As an academic or researcher you are expected to make the effort to assess primary sources your self, not rely on someone else's interpretation of them.

Yes wikipedia can be useful but people are very lazy in accepting what is written on there without investigation.



posted on May, 29 2011 @ 10:11 AM
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No, Wikipedia itself is not a reliable source.

Think about it like this. If a newspaper writes an article about a scientific paper that has been published, the newspaper is not a valid source for the study, the scientific paper is the valid source for that study.

In the same way, an article on wikipedia is not a valid source for a topic, however, the websites/books/publications that the wiki article gets its information from (the citations and references) are valid sources.

Wikipedia is a fantastic tool for finding information, with the one disclaimer; that you follow the citations to get down to the actual sources.

This is what we do in academia.
edit on 29-5-2011 by renegadeS because: (no reason given)



posted on Jun, 4 2011 @ 05:32 AM
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Wiki is as reliable as the sources they site. They do site most of the important sources. Its a great place to start research into basic scientific theories and discoveries and in most cases, historic references.



posted on Jun, 13 2011 @ 05:56 PM
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It's funny how the first thing people comment on about Wikipedia is the fact that "anyone can edit it". Sure, you can edit articles but don't think someone [or a bot] isn't checking your information, or won't delete something you added. I know I have edited article only to go back and find out moments later that the info was now "gone". I don't know who removed it or why, but point being, just because you can edit an article doesn't mean that the information may not be correct.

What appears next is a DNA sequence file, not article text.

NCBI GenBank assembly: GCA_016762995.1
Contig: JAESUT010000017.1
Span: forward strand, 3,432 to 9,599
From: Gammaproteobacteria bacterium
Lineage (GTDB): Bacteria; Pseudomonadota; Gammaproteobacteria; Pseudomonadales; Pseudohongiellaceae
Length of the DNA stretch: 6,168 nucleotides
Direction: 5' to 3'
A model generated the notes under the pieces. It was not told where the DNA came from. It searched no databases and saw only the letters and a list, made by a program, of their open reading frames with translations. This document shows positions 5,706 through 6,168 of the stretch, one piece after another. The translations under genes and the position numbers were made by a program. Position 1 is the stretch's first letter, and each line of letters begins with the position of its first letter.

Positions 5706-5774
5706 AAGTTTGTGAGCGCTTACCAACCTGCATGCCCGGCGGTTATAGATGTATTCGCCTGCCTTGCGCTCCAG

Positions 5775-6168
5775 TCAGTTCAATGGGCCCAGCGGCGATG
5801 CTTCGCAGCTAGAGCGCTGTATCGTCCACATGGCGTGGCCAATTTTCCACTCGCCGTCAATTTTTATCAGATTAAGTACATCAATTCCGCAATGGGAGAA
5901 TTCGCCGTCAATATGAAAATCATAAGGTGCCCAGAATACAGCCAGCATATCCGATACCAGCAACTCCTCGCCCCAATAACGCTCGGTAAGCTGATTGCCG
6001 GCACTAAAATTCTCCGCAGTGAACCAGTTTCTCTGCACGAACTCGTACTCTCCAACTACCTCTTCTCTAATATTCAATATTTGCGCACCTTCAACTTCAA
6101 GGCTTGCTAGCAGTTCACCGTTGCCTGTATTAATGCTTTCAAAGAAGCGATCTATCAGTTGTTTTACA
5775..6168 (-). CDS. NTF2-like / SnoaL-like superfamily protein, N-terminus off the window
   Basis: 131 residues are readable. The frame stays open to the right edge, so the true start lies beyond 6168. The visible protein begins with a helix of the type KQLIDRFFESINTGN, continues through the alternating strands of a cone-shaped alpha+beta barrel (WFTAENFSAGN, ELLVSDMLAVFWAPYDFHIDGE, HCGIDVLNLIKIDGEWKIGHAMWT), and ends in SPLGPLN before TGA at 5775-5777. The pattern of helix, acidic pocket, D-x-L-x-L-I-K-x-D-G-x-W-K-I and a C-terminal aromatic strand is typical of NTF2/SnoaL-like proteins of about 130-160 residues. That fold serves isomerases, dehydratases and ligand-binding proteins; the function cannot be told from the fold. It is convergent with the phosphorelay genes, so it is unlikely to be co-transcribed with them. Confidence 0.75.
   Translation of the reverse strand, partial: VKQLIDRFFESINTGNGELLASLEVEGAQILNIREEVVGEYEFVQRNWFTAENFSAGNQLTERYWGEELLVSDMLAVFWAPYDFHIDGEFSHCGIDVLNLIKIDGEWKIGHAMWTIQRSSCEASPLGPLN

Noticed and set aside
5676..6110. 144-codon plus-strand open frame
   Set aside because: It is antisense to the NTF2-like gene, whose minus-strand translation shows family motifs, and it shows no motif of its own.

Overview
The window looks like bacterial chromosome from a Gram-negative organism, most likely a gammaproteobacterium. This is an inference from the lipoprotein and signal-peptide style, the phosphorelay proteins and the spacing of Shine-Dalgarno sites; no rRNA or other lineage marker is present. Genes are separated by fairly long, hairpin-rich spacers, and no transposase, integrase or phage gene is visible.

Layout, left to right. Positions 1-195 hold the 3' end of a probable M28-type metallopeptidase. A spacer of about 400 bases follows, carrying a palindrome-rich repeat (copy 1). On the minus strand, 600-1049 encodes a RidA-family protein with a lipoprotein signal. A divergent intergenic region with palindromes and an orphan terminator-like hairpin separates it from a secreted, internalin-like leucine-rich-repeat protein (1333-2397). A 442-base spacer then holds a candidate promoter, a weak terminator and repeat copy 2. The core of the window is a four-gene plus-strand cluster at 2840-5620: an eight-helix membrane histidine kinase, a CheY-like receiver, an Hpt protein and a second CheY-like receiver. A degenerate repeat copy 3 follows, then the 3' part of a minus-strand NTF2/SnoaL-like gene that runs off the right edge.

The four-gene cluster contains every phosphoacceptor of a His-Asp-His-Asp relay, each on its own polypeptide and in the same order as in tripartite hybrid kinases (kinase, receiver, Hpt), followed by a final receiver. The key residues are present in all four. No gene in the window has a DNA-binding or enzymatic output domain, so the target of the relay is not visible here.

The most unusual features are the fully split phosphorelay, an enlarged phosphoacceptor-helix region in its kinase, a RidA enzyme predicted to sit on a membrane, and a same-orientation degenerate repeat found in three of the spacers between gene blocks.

Here's a test. Try editing an article, like douche bag. Try putting a picture of someone you don't like in that article and see if you're not warned immediately.



posted on Jul, 6 2011 @ 10:20 AM
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reply to post by AnteBellum
 


I've always treated Wikipedia as a gateway. It's a place to get topical terminology that needs to be looked at/scrutinized elsewhere. Just like an encyclopedia on a bookshelf, you are not going to get a complete, contextually rich picture of any given concept, item, region or person from a small paragraph.

As far as the manipulation of Wikipedia, we know how easy it is. Stephen Colbert makes this glaringly obvious with his satyric infusions of the topic on his program from time to time, where his audience is provoked to go and change something. I believe this was most recently done to show how the story of Paul Revere was changed to reflect the comments made by Sarah Palin.

This is the 1984 aspect of it, where Winston Smiths are working round the clock for any given motive to re-envision history.

**For a more positive comment: As a freelance translator, I will say I appreciate the different language tabs as they are more helpful than a dictionary for more complex terminology.



posted on Jul, 6 2011 @ 10:33 AM
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reply to post by BishopLord
 


With all due respect, that sort of juvenile tweaking of the subject matter is not that biggest issue.

I think the OP is referring more to the sites that deal with very polarizing issues, such as a war, a corporation and its activities, a (NOT "an" - sorry, major pet peev of mine.) historical or contemporary figure. Many times, it seems as though having a PR person means having a wiki-liaison as well, a person or group that is charged with whitewashing your image in all media, including wikipedia.